How to eat it: “Oatmeal is like pasta. It has a mild flavor and so is a blank canvas to add whatever combination of add-ons your taste buds desire. An assortment of dried fruits, nuts and seeds adds flavor, texture and an abundance of vitamins, minerals, fiber and antioxidants to your breakfast. If you don't have the time to cook oatmeal in the morning, don't turn to sugar-laden instant oatmeal. Instead, make a week's worth of oatmeal in the slow cooker in one shot, divvy up single portion servings and then reheat one serving each morning with your favorite toppings.
- Rachel Begun, MS, RDN, registered dietitian and food and nutrition consultant in Boulder, CO, http://rachelbegun.com
5. Spicy salsa
Why I like it: "Low in calories but packed with flavor and heat, salsa paired with simple homemade whole-wheat tortilla chips are a fast and delicious appetizers or snack."
Why it’s a good mood food: "Salsa has both cayenne pepper, which releases ‘good mood’ endorphins, and fresh cilantro to help relieve unwanted tension. Carbohydrate-rich whole-wheat tortilla chips are a great dipper because they release serotonin, one of the chemicals in our body that helps to give your mood a boost."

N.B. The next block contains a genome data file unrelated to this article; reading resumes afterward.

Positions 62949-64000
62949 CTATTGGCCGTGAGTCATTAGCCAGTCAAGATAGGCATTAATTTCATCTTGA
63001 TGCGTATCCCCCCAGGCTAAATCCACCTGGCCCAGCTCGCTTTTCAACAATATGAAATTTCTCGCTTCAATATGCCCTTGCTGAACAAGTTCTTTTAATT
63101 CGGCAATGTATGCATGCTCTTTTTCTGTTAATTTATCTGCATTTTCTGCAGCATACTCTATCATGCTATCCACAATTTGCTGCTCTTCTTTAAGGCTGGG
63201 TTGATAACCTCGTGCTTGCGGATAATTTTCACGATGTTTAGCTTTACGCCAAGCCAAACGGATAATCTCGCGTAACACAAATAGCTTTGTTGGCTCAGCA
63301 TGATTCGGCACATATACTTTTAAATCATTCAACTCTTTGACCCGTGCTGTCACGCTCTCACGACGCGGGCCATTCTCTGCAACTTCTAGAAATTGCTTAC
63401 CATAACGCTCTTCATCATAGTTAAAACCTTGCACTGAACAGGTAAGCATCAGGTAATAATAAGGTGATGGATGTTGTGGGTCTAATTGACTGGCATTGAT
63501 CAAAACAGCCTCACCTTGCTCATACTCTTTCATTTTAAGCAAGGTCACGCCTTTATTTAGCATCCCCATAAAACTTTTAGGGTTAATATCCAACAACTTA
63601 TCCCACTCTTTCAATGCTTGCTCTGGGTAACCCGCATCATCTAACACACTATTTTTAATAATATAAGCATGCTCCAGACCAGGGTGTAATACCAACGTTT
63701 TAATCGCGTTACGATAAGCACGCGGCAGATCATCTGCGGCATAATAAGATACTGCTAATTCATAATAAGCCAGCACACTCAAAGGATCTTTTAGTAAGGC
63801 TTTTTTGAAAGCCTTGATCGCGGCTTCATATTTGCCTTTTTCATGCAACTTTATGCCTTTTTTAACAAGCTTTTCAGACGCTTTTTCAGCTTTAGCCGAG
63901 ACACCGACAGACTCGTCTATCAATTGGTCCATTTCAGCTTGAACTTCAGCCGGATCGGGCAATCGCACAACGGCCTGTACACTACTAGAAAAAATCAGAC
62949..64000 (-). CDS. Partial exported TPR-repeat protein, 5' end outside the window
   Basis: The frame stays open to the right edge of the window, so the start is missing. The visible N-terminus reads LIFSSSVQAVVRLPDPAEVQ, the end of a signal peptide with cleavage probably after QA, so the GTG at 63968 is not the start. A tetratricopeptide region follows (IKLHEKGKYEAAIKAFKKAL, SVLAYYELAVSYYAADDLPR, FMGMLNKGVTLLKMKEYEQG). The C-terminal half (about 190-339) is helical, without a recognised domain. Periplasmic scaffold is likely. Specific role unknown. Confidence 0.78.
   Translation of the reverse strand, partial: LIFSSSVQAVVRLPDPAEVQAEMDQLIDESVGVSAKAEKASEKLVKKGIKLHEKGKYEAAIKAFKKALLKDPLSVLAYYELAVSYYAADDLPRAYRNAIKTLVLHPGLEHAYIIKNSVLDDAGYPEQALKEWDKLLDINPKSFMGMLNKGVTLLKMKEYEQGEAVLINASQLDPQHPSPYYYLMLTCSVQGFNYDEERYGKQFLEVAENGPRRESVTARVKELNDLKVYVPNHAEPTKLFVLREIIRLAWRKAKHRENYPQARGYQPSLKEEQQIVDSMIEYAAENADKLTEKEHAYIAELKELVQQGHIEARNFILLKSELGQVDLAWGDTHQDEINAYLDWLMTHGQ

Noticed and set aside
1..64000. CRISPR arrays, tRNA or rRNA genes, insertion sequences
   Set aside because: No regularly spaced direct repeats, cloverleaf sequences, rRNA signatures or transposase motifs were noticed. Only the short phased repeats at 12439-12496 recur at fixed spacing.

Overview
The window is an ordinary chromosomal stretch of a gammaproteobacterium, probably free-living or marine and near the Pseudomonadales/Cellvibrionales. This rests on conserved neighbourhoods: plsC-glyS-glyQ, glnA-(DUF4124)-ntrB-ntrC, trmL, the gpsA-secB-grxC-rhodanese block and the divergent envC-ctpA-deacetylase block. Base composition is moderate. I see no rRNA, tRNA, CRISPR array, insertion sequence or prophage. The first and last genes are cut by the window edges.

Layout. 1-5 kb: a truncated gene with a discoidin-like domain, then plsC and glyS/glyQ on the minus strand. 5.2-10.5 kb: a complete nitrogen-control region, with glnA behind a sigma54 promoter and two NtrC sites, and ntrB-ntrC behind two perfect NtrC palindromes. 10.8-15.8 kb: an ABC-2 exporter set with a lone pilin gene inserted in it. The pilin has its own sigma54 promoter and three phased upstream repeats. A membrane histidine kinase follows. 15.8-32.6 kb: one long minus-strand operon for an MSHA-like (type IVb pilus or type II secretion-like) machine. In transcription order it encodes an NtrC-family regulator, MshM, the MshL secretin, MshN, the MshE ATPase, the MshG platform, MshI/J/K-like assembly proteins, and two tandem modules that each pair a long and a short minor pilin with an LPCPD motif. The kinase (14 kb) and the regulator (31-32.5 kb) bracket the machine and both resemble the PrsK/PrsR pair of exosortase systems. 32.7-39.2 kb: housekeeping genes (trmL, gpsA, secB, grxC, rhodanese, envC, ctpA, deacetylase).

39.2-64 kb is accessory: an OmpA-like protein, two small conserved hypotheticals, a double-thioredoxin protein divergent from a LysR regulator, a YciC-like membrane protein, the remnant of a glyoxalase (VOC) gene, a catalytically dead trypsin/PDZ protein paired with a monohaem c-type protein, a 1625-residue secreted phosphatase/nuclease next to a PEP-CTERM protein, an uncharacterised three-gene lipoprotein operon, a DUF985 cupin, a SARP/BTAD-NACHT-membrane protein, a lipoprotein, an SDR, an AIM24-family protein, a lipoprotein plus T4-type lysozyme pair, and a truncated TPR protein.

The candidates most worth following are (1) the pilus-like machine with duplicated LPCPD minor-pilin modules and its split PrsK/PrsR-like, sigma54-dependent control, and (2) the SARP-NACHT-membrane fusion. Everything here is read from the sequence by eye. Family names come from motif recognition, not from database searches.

How to eat it: “Dress up fresh store-bought salsa with a dash of cayenne pepper (the heat helps to release ‘good mood’ endorphins) and some fresh cilantro (to help relieve unwanted tension). If you want to make your own, chop tomatoes, onions, avocado, and jalapeños then toss with fresh lime juice, fresh cilantro, and cayenne pepper.”
- Holley Grainger, MS, RD, culinary nutrition expert, http://holleygrainger.com
6. Meaty mushroom burgers
Why I like it: “Mushrooms are uber low in calories, helping you fill up without filling out. It is the only plant source of vitamin D good for building bones and helping retain muscle mass as you age. Mushrooms bring big meaty flavor without concerns of added saturated fat and cholesterol."